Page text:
EU moves closer to adopting Energy Efficiency Directive

The European Union is nearing the end of a process of drawing up the legislation that will finalise the Energy Efficiency Directive.

The directive is one of three pieces of legislation emanating from an EU summit of March 2007, whereby member states agreed on a 20 per cent energy efficiency target by 2020, together with a 20 per cent renewable energy target and a 20 per cent CO2 reduction target.

Gunter Oettinger
Member states are required to implement a set of binding, flexible measures and set a national energy efficiency target - which would have to be 20 per cent energy savings for the EU as a whole by 2020, reports EurActiv.

The new directive includes measures on energy audits and energy management for large firms, cost-benefit analysis for the deployment of combined heat and power generation (CHP) and public procurement.

"The most important phase of the process - the implementation - will start soon. I call upon member states and stakeholders for extra efforts to bring its provisions into life. The Commission also remains dedicated and committed to continue its support to the process,'' Energy Commissioner Gunther Oettinger said, on announcing the positive vote.

The next step for member states is to present their national indicative targets by April 2013. If the Commission does not find the targets satisfactory - reaching the overall 20 per cent by 2020 energy efficiency goal - then member states will be required to re-assess their plans and send another proposal to the Commission or risk penalties.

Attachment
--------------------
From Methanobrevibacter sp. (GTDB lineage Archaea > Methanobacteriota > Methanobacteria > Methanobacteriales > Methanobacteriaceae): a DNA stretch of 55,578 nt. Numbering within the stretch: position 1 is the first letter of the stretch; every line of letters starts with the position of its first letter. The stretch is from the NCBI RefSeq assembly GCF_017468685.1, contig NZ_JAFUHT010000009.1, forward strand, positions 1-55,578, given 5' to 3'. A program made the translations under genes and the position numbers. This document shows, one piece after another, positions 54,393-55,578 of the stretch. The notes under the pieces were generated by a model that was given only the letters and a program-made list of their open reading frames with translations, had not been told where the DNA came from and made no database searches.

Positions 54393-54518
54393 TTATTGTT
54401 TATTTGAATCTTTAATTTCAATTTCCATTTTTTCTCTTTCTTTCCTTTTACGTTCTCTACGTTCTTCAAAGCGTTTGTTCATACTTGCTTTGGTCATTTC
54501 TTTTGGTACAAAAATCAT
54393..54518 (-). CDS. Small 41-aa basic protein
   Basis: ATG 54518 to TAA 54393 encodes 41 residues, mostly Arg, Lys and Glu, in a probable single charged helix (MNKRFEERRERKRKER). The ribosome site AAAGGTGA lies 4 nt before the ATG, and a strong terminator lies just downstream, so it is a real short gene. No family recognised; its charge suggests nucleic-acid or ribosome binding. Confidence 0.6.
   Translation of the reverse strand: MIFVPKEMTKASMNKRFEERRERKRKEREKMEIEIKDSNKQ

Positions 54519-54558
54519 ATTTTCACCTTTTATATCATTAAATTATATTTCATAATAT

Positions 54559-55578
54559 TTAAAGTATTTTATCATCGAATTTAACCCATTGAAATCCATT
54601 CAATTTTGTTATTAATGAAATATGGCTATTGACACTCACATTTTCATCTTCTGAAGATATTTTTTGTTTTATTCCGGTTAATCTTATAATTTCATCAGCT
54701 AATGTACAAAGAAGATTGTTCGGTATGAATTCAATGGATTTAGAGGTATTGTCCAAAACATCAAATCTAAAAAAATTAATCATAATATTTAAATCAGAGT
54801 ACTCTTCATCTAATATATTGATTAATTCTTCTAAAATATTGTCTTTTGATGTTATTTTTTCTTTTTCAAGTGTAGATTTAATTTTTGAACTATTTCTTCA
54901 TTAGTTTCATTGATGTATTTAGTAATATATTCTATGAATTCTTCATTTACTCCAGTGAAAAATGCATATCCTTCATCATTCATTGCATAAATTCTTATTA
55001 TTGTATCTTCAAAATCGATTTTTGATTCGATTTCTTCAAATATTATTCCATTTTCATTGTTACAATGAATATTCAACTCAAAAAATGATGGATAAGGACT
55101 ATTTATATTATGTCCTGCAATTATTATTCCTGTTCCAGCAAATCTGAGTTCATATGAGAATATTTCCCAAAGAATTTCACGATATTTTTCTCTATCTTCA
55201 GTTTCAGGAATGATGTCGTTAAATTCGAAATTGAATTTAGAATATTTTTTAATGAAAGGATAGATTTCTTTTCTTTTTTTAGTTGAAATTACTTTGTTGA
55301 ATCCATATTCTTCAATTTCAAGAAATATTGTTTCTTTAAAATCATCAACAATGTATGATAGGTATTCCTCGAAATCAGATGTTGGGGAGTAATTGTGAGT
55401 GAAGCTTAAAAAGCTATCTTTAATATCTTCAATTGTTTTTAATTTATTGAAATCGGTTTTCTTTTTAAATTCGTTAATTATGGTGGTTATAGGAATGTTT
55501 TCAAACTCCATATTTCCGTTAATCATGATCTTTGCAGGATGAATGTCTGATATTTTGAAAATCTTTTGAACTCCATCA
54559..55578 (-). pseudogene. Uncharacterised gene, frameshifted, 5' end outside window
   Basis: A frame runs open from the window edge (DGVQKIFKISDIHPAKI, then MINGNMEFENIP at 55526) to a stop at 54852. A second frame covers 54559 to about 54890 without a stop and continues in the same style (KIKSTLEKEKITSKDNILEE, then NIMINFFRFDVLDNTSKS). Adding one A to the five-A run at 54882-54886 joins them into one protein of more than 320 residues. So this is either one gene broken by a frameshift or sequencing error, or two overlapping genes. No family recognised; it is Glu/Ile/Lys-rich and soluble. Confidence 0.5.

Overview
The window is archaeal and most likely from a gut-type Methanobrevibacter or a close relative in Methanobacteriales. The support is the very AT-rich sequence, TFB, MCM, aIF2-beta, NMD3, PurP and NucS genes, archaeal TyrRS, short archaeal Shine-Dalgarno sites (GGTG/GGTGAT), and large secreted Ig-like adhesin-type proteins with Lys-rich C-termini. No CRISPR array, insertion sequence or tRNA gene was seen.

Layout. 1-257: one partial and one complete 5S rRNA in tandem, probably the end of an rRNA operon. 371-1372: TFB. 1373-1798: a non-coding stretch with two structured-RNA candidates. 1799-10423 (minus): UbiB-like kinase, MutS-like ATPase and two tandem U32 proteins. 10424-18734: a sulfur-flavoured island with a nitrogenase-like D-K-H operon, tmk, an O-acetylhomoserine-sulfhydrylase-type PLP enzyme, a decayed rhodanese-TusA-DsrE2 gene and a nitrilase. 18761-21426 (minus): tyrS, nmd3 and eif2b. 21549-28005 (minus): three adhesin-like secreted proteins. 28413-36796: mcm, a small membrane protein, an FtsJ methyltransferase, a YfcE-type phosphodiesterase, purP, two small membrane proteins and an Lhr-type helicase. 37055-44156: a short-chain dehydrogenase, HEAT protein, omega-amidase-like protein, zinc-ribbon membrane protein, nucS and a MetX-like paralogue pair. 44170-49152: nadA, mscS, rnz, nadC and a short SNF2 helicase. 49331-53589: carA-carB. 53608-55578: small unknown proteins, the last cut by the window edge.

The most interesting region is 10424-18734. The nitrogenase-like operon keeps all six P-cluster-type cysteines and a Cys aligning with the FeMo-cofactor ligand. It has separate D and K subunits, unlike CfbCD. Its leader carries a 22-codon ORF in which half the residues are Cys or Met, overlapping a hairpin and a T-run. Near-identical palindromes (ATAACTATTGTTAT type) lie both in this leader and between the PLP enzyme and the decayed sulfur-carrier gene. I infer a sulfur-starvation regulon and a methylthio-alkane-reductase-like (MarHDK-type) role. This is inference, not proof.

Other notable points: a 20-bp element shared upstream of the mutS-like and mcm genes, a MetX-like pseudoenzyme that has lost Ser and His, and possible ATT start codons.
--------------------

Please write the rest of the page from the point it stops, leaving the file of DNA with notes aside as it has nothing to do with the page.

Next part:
However, for the implementation of other measures, member states are given additional time. They do not have to report on the implementation of one of the key articles - such as the one on energy efficiency obligation schemes or alternative policy measures - until one year after the entry into force of the directive. But, at the same time, they have to prepare by the end of 2015 an assessment of potential for district heating and cogeneration.

In the first semester of 2014, the Commission will review the progress towards the 20 per cent energy efficiency target, report on it and assess whether further measures are needed.

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